“Why does your dad walk like that?” a friend once asked me. At the time, I hadn’t even noticed. He had always walked that way. I knew we had Charcot-Marie-Tooth disease (CMT), but it never occurred to me that he walked funny — or that I did, too.
Daddy has struggled with CMT for most of his life. He was diagnosed as a child and had two surgeries as a teen to correct hammertoes and an ankle fusion. Daddy also had both knees replaced and has worn ankle-foot orthoses for as long as I can remember. But none of this kept him from doing anything!
He was always there to help us when we were growing up, cheering us on and doing whatever needed to be done. We would travel anywhere he could drive, visiting many forts and other historical sites. Daddy walked, ran, and played with us. When he first retired, he played golf up to five times a week.
He also traveled with my mom as much as he could. Daddy started using a cane more often by the time I was in college, but that did not slow him down. He even walked on a glacier while vacationing in Alaska with my mom.
In recent years, his symptoms have progressed. Daddy now uses a walker in the house and either a walker or a scooter when out and about. But this does not stop him from living.
Daddy struggles to complete everyday tasks, but he has found ways to make them easier for himself. Because he uses a walker around the house, he uses the shelf and basket on the walker to carry things such as his breakfast cereal or coffee creamer. He often has trouble getting cash out of his wallet, so he has been known to put the cash he needs in an envelope to make it easier to access the money. Daddy can be very resourceful when it comes to getting things done.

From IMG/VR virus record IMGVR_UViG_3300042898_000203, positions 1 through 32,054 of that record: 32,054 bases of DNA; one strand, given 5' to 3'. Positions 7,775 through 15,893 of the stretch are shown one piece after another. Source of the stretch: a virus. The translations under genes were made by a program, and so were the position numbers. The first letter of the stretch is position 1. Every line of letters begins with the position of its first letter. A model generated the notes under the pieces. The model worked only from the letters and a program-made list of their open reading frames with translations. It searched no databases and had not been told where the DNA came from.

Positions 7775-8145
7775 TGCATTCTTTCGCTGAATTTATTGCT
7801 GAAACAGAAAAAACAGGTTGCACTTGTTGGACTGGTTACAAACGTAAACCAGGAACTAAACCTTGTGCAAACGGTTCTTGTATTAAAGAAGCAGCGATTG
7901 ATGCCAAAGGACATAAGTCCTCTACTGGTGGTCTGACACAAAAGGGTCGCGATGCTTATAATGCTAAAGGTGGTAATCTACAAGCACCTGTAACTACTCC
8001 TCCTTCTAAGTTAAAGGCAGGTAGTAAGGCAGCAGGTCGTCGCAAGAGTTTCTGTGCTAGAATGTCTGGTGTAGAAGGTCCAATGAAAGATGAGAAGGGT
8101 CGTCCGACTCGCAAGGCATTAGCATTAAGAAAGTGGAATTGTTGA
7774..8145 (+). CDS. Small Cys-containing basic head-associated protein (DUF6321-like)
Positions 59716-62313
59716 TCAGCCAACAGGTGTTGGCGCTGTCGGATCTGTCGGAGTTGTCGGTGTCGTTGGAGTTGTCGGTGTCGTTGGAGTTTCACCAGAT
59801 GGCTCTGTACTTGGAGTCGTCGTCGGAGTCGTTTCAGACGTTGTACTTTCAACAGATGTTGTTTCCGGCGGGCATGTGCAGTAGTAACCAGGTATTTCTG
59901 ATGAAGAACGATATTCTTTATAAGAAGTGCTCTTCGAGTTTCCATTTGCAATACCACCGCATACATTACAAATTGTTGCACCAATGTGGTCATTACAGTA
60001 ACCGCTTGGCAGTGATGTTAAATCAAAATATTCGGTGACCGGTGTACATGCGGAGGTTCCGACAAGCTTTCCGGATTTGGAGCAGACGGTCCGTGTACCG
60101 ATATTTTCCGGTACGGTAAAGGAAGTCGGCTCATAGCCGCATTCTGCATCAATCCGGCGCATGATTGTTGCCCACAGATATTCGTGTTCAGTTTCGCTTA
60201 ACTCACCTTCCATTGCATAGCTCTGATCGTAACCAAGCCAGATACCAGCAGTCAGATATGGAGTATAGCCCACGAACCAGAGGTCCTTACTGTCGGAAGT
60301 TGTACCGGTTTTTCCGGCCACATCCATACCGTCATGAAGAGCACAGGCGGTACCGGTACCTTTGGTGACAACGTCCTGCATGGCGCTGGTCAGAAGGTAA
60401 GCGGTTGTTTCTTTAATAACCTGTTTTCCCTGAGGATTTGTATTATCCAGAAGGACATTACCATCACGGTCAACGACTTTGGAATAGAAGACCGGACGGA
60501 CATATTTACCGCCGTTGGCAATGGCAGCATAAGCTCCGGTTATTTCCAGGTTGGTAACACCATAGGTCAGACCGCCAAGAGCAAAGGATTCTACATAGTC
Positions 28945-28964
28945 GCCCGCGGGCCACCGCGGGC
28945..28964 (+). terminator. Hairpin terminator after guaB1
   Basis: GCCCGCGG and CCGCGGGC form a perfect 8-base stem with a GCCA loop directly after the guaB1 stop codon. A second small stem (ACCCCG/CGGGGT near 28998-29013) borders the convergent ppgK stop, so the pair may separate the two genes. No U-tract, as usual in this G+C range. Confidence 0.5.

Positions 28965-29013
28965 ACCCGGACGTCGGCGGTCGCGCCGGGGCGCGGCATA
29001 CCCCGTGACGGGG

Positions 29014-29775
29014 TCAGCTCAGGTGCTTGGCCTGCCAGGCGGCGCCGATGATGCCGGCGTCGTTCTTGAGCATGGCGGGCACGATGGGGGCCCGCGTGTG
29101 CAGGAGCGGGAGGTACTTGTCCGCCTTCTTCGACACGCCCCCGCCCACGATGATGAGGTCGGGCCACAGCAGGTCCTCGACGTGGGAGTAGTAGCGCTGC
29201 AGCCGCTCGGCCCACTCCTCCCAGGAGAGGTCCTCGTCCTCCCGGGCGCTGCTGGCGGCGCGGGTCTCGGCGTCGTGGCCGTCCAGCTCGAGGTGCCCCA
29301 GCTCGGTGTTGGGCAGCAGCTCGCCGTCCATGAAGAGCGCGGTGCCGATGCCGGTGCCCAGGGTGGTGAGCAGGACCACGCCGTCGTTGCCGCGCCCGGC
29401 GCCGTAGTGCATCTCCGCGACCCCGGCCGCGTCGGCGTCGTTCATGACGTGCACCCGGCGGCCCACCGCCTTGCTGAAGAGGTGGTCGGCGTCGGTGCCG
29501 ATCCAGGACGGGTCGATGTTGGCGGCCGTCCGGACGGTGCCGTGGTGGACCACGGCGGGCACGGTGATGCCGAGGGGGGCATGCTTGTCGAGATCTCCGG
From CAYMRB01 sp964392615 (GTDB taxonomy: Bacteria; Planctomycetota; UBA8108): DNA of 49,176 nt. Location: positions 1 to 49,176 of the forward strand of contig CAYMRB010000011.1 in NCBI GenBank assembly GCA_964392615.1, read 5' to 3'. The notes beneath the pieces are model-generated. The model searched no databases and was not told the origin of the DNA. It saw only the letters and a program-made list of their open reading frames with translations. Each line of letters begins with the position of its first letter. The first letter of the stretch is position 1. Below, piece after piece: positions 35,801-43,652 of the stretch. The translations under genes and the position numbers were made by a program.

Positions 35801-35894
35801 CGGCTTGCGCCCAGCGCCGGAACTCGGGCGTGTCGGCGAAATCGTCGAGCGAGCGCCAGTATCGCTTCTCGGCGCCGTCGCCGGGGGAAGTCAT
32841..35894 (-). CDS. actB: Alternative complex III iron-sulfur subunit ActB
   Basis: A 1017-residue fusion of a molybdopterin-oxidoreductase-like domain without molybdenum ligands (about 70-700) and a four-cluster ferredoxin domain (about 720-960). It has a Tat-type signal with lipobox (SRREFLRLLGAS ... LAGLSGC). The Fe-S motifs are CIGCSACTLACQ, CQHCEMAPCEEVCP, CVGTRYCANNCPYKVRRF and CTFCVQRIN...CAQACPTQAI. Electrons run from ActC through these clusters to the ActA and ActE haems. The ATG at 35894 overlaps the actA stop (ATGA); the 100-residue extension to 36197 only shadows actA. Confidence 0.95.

He has taught me and my siblings many things about life. He taught us that walking differently doesn’t make us different. Most importantly, he taught us that we should not let anything stop us. Daddy showed us that even though things can get tough, we can be tougher. He taught us to be self-sufficient.
Daddy does not let CMT stop him from living, he just does it a little differently and a little more slowly. He has never let CMT define him or us.
Note: Charcot-Marie-Tooth News is strictly a news and information website about the disease. It does not provide medical advice, diagnosis, or treatment. This content is not intended to be a substitute for professional medical advice, diagnosis, or treatment. Always seek the advice of your physician or other qualified health provider with any questions you may have regarding a medical condition. Never disregard professional medical advice or delay in seeking it because of something you have read on this website. The opinions expressed in this column are not those of Charcot-Marie-Tooth News or its parent company, BioNews Services, and are intended to spark discussion about issues pertaining to Charcot-Marie-Tooth.